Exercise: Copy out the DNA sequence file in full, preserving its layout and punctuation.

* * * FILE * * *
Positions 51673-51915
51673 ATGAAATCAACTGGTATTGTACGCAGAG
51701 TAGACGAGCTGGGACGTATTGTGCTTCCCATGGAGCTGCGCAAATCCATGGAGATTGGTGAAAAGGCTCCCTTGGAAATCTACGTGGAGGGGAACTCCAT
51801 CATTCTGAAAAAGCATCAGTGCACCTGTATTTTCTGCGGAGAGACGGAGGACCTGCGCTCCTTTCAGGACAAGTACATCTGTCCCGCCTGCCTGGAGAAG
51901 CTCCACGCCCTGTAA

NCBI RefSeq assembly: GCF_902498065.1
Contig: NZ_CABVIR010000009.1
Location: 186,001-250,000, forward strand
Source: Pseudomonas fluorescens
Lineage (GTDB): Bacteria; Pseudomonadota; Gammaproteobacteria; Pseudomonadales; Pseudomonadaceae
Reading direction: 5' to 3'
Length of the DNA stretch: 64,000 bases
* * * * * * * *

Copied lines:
Positions 51673-51915
51673 ATGAAATCAACTGGTATTGTACGCAGAG
51701 TAGACGAGCTGGGACGTATTGTGCTTCCCATGGAGCTGCGCAAATCCATGGAGATTGGTGAAAAGGCTCCCTTGGAAATCTACGTGGAGGGGAACTCCAT
51801 CATTCTGAAAAAGCATCAGTGCACCTGTATTTTCTGCGGAGAGACGGAGGACCTGCGCTCCTTTCAGGACAAGTACATCTGTCCCGCCTGCCTGGAGAAG
51901 CTCCACGCCCTGTAA

NCBI RefSeq assembly: GCF_902498065.1
Contig: NZ_CABVIR010000009.1
Location: 186,001-250,000, forward strand
Source: Pseudomonas fluorescens
Lineage (GTDB): Bacteria; Pseudomonadota; Gammaproteobacteria; Pseudomonadales; Pseudomonadaceae
Reading direction: 5' to 3'
Length of the DNA stretch: 64,000 bases